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If you’ve just gotten a new puppy, there are many things on your to-do list. Preparing your house, finding a vet and hiding your socks are just a few things you might need to do. There are lots of things that puppy owners have to worry about – and health issues down the line are a natural thing to be stressed over.
The good thing is that just like humans, puppies receive vaccines and shots to protect them from diseases and viruses. Getting your puppy their shots is a vital first step to giving their body the tools to stay healthy.
But which shots do you need to get? And at which stages do puppies get their various shots? It can be overwhelming to decipher just what your puppy needs for shots, so let’s break it down.
Similar to human shots, these injections contain antigens that bolster your puppy’s immune system and enable the body to fight off any diseases. By introducing a disease in a small amount to your puppy’s body, if it is ever exposed again, their body will know how to fight it off. Some diseases that shots protect your pup from can be fatal, so it is essential to keep your puppy on track to get all their vaccines.
The shots your puppy receives at their vet are crucial to their health and help them fight any possibly fatal diseases. Your vet will know what your pooch needs specifically, but it is good to know the core vaccines that all puppies should get.
These shots for your puppy are spaced out over the first year; some vaccinations require multiple shots.
The first set of shots your puppy will receive is better known as DHP or DAP, and it targets three diseases.
This round of shots includes the second round of DHP shots (listed above) and introduces a parainfluenza shot. Some vets will administer the parainfluenza at the 6-8 week mark, but that is dependent on your puppy and vet.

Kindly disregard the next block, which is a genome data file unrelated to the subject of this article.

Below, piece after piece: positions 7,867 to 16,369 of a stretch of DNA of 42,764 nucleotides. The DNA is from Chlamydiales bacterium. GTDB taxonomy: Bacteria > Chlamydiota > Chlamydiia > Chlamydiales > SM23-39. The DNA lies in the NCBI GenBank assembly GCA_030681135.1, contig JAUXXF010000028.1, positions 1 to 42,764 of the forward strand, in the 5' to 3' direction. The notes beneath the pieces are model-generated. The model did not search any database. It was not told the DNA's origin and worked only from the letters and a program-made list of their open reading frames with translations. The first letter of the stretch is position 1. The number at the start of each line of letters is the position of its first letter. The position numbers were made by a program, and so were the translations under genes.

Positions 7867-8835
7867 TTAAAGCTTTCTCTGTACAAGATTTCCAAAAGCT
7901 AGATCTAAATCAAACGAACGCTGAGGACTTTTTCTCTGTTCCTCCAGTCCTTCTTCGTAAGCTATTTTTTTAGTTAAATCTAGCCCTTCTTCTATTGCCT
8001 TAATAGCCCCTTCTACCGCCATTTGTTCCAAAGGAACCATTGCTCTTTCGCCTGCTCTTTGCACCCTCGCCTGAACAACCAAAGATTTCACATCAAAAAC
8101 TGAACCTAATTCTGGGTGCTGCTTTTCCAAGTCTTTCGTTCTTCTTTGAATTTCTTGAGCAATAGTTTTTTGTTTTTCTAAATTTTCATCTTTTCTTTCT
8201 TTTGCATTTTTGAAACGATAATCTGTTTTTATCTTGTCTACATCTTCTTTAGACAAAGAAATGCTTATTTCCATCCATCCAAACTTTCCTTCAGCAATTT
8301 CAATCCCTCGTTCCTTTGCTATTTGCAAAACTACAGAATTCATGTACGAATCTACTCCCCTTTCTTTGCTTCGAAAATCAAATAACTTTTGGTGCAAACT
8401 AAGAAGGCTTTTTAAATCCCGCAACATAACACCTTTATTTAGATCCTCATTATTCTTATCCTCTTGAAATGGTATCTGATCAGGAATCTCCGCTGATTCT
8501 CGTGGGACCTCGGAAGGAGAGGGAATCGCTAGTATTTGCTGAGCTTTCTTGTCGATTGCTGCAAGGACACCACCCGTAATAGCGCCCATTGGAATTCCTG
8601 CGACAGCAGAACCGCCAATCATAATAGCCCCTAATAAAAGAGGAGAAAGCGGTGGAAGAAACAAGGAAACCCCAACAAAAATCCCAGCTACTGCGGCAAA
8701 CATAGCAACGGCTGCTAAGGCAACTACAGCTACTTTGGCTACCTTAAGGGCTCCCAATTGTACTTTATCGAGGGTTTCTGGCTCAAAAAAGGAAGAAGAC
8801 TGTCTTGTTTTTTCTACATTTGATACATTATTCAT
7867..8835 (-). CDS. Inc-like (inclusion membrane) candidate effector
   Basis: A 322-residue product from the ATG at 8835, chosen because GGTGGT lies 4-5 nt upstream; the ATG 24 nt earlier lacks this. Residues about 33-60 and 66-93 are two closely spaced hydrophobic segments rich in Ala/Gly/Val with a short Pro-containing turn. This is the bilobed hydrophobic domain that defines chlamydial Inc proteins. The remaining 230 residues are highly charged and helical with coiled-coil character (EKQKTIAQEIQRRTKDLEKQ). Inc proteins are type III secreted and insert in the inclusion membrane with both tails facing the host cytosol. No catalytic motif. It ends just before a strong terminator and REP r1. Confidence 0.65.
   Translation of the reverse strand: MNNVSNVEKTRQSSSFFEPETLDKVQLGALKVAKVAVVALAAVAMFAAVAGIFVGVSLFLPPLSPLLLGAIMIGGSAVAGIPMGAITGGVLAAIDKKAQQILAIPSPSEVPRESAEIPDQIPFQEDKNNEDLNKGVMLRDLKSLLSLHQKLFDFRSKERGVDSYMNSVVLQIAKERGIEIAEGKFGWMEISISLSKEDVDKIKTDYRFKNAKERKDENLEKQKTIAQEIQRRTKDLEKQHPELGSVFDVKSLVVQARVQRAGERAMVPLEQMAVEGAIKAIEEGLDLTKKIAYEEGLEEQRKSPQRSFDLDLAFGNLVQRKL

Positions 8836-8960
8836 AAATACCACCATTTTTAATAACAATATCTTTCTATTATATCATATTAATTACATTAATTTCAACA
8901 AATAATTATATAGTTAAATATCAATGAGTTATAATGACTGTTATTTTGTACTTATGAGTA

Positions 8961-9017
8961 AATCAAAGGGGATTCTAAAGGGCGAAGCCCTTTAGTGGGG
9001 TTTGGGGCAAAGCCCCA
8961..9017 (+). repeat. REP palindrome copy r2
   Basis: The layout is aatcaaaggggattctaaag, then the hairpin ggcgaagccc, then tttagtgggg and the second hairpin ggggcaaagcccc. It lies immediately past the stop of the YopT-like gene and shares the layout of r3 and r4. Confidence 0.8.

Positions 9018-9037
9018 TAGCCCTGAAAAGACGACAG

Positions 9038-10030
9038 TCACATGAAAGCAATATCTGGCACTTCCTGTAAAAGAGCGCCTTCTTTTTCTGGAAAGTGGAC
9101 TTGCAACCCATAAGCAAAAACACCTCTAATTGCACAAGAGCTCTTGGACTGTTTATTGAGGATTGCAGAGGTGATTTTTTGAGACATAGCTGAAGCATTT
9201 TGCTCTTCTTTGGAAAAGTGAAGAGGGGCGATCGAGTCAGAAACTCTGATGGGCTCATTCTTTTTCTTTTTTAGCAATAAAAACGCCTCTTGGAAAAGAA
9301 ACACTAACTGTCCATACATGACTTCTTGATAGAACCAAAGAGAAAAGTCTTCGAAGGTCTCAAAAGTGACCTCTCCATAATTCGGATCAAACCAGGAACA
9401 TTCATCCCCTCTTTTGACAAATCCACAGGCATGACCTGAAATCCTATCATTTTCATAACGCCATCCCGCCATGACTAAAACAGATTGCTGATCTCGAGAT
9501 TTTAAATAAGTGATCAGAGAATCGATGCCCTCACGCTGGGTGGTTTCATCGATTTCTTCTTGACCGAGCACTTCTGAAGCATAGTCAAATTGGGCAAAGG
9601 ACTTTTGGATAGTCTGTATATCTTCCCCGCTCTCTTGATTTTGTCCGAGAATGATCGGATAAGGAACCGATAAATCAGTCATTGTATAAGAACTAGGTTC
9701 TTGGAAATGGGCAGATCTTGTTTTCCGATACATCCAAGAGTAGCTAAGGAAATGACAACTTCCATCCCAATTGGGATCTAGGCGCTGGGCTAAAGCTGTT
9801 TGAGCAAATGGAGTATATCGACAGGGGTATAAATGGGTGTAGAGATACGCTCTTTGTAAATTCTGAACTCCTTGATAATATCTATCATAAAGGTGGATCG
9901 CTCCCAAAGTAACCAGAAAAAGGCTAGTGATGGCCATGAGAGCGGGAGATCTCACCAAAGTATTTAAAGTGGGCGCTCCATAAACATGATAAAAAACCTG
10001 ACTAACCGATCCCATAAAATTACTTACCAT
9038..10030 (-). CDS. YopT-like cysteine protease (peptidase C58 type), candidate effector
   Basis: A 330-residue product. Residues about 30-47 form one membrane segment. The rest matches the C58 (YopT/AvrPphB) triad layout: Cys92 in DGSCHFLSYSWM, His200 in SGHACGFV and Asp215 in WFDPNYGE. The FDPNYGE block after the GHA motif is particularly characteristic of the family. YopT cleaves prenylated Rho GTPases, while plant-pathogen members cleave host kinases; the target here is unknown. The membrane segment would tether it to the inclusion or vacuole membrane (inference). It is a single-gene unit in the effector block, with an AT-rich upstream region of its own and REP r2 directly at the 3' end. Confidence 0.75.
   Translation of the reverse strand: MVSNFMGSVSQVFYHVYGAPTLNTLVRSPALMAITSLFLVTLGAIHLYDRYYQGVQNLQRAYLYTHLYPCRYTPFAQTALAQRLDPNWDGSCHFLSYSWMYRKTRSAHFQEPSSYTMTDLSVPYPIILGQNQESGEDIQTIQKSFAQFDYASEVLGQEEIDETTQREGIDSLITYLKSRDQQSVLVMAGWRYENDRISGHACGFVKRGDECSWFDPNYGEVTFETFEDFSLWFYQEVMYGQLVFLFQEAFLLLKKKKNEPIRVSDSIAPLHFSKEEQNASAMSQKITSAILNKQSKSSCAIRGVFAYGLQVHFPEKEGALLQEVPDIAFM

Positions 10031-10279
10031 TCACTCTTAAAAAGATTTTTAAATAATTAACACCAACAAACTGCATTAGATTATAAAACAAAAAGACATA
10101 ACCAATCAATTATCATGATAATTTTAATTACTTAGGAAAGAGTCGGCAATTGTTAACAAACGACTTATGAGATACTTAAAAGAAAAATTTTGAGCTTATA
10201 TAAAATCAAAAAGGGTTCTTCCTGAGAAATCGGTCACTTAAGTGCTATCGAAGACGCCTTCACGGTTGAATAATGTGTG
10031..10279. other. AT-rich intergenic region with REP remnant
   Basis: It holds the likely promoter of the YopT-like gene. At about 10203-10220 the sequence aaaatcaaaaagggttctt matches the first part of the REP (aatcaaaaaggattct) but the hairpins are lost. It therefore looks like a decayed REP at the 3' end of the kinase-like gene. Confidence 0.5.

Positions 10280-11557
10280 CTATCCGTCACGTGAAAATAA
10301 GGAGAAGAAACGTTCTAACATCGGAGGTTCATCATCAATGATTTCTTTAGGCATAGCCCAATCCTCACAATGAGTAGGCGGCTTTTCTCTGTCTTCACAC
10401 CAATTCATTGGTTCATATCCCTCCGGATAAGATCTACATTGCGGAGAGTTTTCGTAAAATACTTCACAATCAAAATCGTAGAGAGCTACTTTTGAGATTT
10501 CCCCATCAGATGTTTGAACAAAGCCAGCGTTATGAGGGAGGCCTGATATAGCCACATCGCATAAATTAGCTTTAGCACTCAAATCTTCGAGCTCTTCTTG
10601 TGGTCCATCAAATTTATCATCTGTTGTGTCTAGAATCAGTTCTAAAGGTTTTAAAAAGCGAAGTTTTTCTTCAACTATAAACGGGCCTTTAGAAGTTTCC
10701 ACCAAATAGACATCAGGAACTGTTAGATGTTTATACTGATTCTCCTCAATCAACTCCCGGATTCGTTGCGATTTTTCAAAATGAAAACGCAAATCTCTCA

At this age, your puppy will receive DHP again and a parainfluenza shot. This core group of shots is also known as DHHP.
After your puppy hits the one-year mark, it will have received the first rounds of its core vaccines, and your vet will be administering the rest of the doses.
Your dog will need to keep up with their DHHP (Distemper, Parvovirus, Hepatitis, and Parainfluenza) shots every two years. Consult your vet to schedule these critical appointments.
In addition to up-keeping, the DHHP shots every one to two years; rabies shots must be renewed at least every three years. Your state’s laws often mandate this.
Other than the core vaccines, your vet may recommend additional vaccines depending on your dog’s breed, medical conditions, and geographical location. You can keep your puppy protected from other conditions with shots. Let’s talk about other possible vaccines or preventative medicines you might want to ask your vet about.
Any combination of these could be beneficial for your pup, so you should ask your vet if you feel as though you want to add these to the core vaccines.
Making sure your puppy gets all their shots will make them safer at the dog park, daycare, or a boarding facility. It will also protect them from fatal diseases that can pass between dogs or bacteria. These shots can be lifesaving and should be a top priority. With dog insurance plans provided by Spot, you can add on preventative care coverage for an extra cost. Based on the preventative care coverage option, you could get coverage for select vaccines and an annual wellness exam. Keep your puppy protected by staying up to date on their shots!
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Get pupdates from the pack.